It’s a romance story – but more than that. It’s about identities and relationships, traditions and cultures (of family, sport, religion) and how they influence our connections with each other. It tackles footy culture, family cultures and expectations, the all-invasive presence and power of the media (including social) and more. How do we find ourselves, our place in the world, amidst the competing woulds, shoulds and coulds from well-meaning family and friends as well as broader societal/ cultural expectations? How do we find love, negotiating those expectations?

The novel is set in Perth, Australia and centres on four characters – brother and sister Nick and Lily Harding, with Anwar (Anna) Hayati and Toby Watts – and their families and connections.

  • Nick is an AFL footballer for the “Western Rangers” (team colours: red, white and green 😉 ) and he’s a bit of a “bad boy” turning, or turned, good, trying to find a place for himself between footy and the real world.
  • Lily is “Yes Lily”, a medical student who’s two years from finishing her six-year degree but struggling with whether it’s really what she wants to do, or whether she said yes to others’ desires without standing up for herself again.
  • Anna/Anwar is a young Muslim refugee, who has had to grow up too quickly after the tragedies that led to her residency in Australia – as a consequence, she’s very wise and adult in some ways but shy and curious about others.
  • Toby is a man who’s experiencing personal tragedy and has big dreams held down by a sense of duty to others’ dreams.

Huh. Writing that, I can see why Toby and Lily are drawn to each other – they’re both “yes” people. Anwar/Anna and Nick are drawn to each other because they each see and honour each other’s pain and the different worlds they’ve experienced.

I knew I was going to enjoy this book from very early on. I remember sitting on the train, beginning to devour it and probably making other travellers very curious or exasperated as I giggled at a funny moment, then awwed in sympathy the next. I think the thing that sold me on Anna/Anwar and Nick was when Nick asked (at their first meeting) what “leviosa” meant after reading Anna’s t-shirt (“It’s LeviOsa, not LeviosAR” 😀 – I want it!). Anna/Anwar is so surprised he’s never read the series or watched the movies that she gives him her copy of Philosopher’s Stone. Then the way they arranged their first date…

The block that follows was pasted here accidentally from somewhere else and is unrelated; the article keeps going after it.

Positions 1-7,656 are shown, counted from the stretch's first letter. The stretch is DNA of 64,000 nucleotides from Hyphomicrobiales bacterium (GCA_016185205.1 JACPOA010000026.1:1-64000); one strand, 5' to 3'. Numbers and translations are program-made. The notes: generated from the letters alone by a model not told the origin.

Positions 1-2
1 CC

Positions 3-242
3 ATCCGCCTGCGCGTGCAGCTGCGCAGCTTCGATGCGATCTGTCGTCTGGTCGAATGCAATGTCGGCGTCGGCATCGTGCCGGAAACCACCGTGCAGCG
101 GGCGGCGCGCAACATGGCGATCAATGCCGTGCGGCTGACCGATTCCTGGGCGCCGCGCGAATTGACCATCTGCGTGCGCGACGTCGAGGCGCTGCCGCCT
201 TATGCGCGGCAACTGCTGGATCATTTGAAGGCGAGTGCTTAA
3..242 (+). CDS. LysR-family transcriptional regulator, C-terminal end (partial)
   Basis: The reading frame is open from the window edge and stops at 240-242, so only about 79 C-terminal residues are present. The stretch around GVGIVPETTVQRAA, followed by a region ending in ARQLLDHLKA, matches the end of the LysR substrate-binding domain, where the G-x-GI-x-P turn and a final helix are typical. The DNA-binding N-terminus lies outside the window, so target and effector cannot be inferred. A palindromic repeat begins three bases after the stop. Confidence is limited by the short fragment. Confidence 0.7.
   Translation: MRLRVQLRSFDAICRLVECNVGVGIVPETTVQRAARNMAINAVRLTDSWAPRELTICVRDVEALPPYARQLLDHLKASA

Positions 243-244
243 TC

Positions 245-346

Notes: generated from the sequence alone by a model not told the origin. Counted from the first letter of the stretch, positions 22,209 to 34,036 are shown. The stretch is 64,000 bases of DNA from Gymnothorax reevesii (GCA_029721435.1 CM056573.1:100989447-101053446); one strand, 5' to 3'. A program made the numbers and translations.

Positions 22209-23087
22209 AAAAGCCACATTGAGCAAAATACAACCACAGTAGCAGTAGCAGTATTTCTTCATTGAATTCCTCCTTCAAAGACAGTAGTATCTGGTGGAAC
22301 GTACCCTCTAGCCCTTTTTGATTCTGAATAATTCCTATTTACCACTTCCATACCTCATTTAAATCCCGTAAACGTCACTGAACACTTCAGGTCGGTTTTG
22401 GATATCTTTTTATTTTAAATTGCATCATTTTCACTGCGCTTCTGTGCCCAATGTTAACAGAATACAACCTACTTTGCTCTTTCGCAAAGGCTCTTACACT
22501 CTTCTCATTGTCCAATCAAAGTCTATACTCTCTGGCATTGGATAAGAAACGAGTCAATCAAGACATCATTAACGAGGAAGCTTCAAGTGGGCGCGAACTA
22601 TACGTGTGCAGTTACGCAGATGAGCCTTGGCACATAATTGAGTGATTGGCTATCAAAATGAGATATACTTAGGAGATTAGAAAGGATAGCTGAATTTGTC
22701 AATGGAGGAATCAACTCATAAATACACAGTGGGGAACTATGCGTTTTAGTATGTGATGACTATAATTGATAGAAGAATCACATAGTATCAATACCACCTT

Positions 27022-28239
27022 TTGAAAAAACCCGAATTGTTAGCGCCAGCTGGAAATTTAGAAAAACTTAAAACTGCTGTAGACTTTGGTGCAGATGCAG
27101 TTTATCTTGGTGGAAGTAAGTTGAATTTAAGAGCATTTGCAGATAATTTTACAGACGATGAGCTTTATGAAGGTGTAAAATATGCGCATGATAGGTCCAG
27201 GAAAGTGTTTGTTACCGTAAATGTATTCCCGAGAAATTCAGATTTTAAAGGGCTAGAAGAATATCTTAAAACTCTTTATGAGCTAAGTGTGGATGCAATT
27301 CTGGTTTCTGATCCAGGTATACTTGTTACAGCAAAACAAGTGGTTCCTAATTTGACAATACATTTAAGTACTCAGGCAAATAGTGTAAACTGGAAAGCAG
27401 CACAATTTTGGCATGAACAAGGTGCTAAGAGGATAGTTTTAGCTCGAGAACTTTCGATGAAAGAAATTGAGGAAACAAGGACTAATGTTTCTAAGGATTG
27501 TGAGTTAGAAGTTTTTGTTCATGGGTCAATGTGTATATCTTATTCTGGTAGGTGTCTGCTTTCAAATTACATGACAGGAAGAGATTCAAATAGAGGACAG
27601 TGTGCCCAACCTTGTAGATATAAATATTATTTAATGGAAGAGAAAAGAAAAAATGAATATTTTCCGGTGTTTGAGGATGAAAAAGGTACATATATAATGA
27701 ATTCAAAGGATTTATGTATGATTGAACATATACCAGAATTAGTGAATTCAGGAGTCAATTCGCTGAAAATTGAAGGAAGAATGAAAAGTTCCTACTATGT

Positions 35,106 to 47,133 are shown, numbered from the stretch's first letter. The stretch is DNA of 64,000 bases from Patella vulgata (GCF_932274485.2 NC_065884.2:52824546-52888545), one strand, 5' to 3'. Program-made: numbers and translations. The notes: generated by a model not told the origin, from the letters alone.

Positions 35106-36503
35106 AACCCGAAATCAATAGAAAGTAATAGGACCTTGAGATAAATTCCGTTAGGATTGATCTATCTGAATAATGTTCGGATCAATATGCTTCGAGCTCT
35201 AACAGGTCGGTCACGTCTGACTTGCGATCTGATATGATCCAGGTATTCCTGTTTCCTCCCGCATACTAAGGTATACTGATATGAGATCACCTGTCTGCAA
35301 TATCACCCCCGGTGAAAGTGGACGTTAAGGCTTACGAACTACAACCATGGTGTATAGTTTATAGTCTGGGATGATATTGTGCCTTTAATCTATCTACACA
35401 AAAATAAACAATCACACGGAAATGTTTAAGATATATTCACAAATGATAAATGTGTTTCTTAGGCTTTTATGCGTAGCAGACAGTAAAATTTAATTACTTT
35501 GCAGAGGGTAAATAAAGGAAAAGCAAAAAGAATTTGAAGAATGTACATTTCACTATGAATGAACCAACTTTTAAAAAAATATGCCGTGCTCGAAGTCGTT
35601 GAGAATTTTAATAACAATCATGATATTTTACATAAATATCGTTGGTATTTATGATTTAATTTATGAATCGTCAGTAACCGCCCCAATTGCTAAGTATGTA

I think it wasn’t long after that point that my brain said, “okay, they better have sorted their inevitable culture clashes et cetera out by the end of the book and still be together”. Or something. They’re so cute! I’m a sucker for romance the way Nick and Anna/Anwar do it. Of course, there are annoying parts too, bits when I wanted to grab one and say, “ugh, do that thing already!” But overall…. *dreamy sigh*. Anna/Anwar is someone I relate to with her feelings about Nick and compassion for others, and I’m sympathetic to her trauma-related struggles. Nick is sweet and footy-mad and dedicated and down-to-earth.

Lily and Toby’s relationship is more “eh” for me, because I think I relate to them less – and I don’t like rebounds much tbh. Apart from the pie-baking scene and other small moments, I found Toby a little annoying at first. Idk if he’s really my type. Therefore his story arc didn’t matter as much to me. Lily is relatable enough: the “Yes Lily” nickname resonates, as assertiveness is something I’m thinking about these days. Also the “crying at the drop of a hat” feeling. I hear you, Lily! She’s also very much the caring sister – as an older sister myself, that made me connect with her. But her personality comes off as a bit flaky to me at first so I only warmed up to her properly as the story went on.

The fact it was a “footy story” allowed for a really good exploration of fame and media and cultures clashing. As established on this blog, I’m a bit of a “floating” footy supporter, largely tied to my family team. I live it vicariously. But I’m also a consumer of media so I’m aware of the downright stupid stuff that footballers can get caught up in. So my lens was coloured by that when reading. Though I should note that Tess Woods wasn’t intending it to be a footy exposé. Just an interesting setting.

Another thing I loved was the way familial and platonic relationships of the four main characters with their family and friends worked. There were plenty of different personalities who all felt real. This was apparent when we saw the same character viewed through the eyes of more than one main character. That’s possible because each chapter is narrated in first person by one of the four characters. This story device can be hit-and-miss, but it works well in this novel. Each character has a distinctive voice and so the alternating insights are welcome. I loved the different perspectives – of the main characters and the supporting voices, especially when advice was given.

The book is divided into three sections plus epilogue, involving time-jumps. I kinda wish there’d been a fourth one, in-between the second and third, because that jump felt a little too big, especially given what was going on at the end of the “second act”. The intervening time was summed up by the characters but it still felt a little off – I’d have preferred to see a bit more of it happening rather than just hear perspectives about it.  For me, it meant the transition to the climax was a little out-of-left-field (sports reference!) and the emotional-arc resolution for Nick and Anna/Anwar felt a little inevitable and flat, though still sweet.

Overall, I really enjoyed the book. I recommend it to people who like romance, stories about family and identity and finding your own place, and those looking for a light read that’s more than just fluff. Go and get your hands on it now. 🙂